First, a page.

So, the practical lesson is: after the great elevation of ratzo, one needs to internalize it and reveal it in the physical world, practical mitzvos, gmilut hasadim, revealing the light in the physical world, which is the whole purpose of creation and the whole purpose of coming of Mashiach... One cannot lock himself up in Torah, one needs to see Hashem in Torah...

(Whether the story takah happened is irrelevant, btw. Not that it makes sense to say that it "could not" happen.)

DixieYid (يهودي جنوبي) said...


Wow. That's just about all I can say. Wow.

I'm so impressed, first of all, with your and others' ability to think deeply into this ma'aseh and your genrosity in sharing your thoughts with me and other readers.

I appreciate your take away point regarding taking something from high spiritual experiences away with you into the mundane world in order to give it lasting power in this world and to connect it with the physical since that is the purpose of our creation.

Yasher koach!

-Dixie Yid

Anonymous said...

Avakesh: beat me to it. Also, much less wordy. :)

Anonymous said...

Thanks to all who understood the 'maaseh' as a midrash. That is the point of chassidishe maasos like this. You are not supposed to take them literally.

yitz said...


I didn't understand what you said when you said this:

And by the weay, haven't you and I looked at tzaddikim before? Yes, even their 'pnim.' And don't tell me the Chozeh was just the biggest of them all.

ohr pnim in this case doesn't mean, panim, face. It means something else.

also regarding what you say here:
Plus, we never heard of such bizarre stories with Rishonim ansd pple for sure looked at them.

There are similar stories about achronim like the Ohr HaHayyim. In the Talmud there is the story of the four who entered the Pardes, Ben Zoma, who went mad is refered to as 'he peaked and was injurred' which sounds strikingly similar to the story here, and these were Tannaim, right? Also Lot's wife in the Humash. Even perhaps Yitzhak Avinu's blindness is related to the spiritual revelation during the Akeidah.

@Af and @Avakesh,
both beautiful explanations, and i recognize that dixieyid asked for explanations of what can be learned from the story, but don't you think if the problem was as you described, that the Chozeh himself could have prescribed the cure? the only thing you both left out is why did he send the chossid to the Maggid of Chernobyl?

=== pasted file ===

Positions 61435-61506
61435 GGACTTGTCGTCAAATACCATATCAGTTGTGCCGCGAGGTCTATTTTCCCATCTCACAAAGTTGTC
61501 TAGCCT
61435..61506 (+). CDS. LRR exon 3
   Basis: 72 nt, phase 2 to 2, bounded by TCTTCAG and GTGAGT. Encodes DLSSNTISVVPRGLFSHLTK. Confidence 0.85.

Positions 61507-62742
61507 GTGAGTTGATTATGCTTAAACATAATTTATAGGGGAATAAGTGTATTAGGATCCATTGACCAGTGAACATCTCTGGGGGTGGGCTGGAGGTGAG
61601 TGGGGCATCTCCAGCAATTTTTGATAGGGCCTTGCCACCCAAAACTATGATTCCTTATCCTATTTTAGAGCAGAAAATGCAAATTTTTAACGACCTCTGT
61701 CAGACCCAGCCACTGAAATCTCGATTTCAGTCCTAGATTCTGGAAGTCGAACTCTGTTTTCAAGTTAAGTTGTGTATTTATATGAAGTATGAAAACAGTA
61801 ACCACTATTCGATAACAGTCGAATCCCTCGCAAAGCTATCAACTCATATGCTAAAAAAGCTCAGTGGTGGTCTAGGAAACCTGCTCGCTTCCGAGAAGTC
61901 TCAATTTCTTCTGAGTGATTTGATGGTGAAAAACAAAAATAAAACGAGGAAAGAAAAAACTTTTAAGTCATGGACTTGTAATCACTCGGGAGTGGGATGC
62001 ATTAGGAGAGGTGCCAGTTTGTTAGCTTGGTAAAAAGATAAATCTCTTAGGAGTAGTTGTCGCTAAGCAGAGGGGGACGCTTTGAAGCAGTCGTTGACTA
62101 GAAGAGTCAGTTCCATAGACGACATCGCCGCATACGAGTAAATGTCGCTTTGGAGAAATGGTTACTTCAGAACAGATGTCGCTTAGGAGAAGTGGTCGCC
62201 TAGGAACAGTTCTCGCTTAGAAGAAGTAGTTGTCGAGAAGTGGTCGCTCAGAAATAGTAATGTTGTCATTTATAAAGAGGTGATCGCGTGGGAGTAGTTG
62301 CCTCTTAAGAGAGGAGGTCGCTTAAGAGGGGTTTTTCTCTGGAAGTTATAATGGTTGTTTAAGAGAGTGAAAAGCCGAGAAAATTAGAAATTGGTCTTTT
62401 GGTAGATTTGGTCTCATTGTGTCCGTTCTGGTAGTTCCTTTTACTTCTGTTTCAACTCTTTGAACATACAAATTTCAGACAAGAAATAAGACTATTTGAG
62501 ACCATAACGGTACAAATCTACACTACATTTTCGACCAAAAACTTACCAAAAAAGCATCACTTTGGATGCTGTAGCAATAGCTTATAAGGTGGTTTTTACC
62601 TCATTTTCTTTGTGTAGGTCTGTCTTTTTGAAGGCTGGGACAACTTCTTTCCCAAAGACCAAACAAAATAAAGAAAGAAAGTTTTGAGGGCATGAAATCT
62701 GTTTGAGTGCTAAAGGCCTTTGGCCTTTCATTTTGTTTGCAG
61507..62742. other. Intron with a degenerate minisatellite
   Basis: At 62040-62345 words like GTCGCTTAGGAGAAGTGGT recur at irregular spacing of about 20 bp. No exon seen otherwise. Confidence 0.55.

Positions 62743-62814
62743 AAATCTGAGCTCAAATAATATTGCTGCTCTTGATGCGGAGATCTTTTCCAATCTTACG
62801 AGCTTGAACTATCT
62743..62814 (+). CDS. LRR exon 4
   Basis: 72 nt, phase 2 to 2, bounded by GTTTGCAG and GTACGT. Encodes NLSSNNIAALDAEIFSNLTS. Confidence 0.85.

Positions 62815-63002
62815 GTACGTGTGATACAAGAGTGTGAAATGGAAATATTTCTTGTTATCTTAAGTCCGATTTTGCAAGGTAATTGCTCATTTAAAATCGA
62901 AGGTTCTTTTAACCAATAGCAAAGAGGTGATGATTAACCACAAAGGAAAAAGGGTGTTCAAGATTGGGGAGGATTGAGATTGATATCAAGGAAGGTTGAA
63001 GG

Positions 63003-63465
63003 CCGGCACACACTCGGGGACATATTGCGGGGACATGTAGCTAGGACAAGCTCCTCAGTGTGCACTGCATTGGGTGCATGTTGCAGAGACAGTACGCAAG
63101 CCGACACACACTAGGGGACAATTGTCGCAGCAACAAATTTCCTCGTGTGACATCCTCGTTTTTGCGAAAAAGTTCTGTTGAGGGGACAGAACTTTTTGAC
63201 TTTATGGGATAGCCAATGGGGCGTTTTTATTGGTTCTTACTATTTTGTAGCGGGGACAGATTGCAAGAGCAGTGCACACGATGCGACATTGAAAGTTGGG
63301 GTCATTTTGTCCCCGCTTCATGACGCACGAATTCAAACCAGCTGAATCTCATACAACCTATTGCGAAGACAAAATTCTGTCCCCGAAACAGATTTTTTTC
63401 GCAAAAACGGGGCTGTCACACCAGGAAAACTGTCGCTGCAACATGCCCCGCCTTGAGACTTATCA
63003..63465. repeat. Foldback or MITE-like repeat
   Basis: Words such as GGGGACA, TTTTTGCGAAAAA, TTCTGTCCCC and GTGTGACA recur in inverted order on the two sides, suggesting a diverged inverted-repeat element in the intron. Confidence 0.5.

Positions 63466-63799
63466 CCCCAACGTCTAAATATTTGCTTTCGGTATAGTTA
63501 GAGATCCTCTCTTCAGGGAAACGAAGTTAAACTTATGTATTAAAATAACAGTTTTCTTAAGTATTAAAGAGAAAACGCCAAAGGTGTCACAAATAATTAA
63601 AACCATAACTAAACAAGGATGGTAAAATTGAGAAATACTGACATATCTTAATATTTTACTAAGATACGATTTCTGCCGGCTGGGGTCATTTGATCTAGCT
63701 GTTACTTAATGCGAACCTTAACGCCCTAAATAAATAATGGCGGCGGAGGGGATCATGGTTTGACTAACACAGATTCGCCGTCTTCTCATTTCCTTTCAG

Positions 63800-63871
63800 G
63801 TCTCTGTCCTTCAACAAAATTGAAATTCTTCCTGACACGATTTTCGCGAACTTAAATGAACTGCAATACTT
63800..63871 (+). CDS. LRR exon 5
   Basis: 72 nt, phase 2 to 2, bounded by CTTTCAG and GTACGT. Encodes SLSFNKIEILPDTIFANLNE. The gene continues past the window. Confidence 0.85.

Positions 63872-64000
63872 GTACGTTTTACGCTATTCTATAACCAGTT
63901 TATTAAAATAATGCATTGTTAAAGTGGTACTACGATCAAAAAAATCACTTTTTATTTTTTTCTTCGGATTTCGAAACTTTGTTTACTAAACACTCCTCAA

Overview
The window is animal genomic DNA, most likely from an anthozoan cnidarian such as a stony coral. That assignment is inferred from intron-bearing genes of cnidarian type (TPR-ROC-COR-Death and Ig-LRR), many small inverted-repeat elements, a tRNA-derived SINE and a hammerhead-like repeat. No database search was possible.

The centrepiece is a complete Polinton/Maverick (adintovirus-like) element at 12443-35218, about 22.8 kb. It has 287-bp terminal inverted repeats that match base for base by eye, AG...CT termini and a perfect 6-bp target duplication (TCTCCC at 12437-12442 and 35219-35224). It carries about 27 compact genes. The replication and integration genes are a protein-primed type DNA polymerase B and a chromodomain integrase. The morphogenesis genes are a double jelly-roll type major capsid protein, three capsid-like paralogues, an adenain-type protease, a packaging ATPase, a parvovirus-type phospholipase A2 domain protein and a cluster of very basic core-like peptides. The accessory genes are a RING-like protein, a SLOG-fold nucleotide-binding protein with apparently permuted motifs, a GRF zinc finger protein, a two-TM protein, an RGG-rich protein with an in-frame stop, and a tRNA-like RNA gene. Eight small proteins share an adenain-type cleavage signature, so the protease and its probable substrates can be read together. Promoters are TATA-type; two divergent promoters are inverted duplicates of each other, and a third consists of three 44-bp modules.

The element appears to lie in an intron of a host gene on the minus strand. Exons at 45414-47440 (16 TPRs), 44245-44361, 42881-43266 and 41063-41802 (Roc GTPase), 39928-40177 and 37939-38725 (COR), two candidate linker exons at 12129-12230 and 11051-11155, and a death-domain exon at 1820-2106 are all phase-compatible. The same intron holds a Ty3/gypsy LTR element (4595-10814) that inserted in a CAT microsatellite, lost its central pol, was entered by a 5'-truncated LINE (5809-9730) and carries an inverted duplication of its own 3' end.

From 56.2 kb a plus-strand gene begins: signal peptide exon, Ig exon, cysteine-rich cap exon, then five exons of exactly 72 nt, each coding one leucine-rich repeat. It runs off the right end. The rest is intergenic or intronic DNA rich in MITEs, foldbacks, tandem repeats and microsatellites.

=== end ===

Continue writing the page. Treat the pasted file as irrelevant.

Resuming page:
i'm curious about your explanation of the pnimi of makif being higher than the pnimi itself.. is this only in the case of the level of Keter or is this something found at every level and in every world? because either way I want to ask my Rav for more details..

Anonymous said...

What makes you think that Chozeh did not pray -- or if this was something he could not have prayed for? In my explanation, blindness was not a loss of function but elevation of function, but in a way that was useless for the person. Also, what makes you think that this story could not happen (again, whether or not it actually did is irrelevant to the point of the story)?

There are many stories like this in all generations, from pre-Talmudic to ours. (There is a story of a guy who did not want to interrupt his learning to help a guy whose horse was stuck and dying and as a result lost ability to walk -- upon warning "One day you'll wish to get up and help and won't be able to." He came to Brooklyn, and the Rebbe told him to learn Chitas, which eventually helped.)


I think this is a property of sphira of Keser in general to have pnimi, makif, and pnimius of makif.

There are many manifestations of this on every level, however. For example, forces of klipah derive their livelihood from makif, which gives off more abundant energy but is "generalized" and as a result does not penetrate and does not stay.

This is the source of any "rush" or quick, superficial reward from anything -- from sorcery, to business, to learning Gemara, to davening. Then there is pnimius, which requires a lot of work, honesty, a lot of purification, and the energy given off suits only the person's particular madreigah -- but once it's given, it is internalized and does not dissipate, like the energy of makif.

Then there is the pnimius of makif, which is being able to go beyond limitations of pnimius (which is lishmoh but limited), ufaratzta -- beyond prescribed, confined, specific to a situation. So, it is in essence makif, but makif used for the same purpose as the pnimius... Anyway, it is a long story, and the importance is not to play with kabbalistic anatomical facts but to find relevance and meaning to everyday avoidah. One question someone can ask himself, for example, is when he feels emotion during davening or feels excitement during learning Gemara, is it emotion from addressing the Source of the Worlds and excitement from uniting with His Ratzon, or is it a rush from superficial self-induced psychological state (or, in case of Gemara, feeling of importance of having cracked a puzzle)?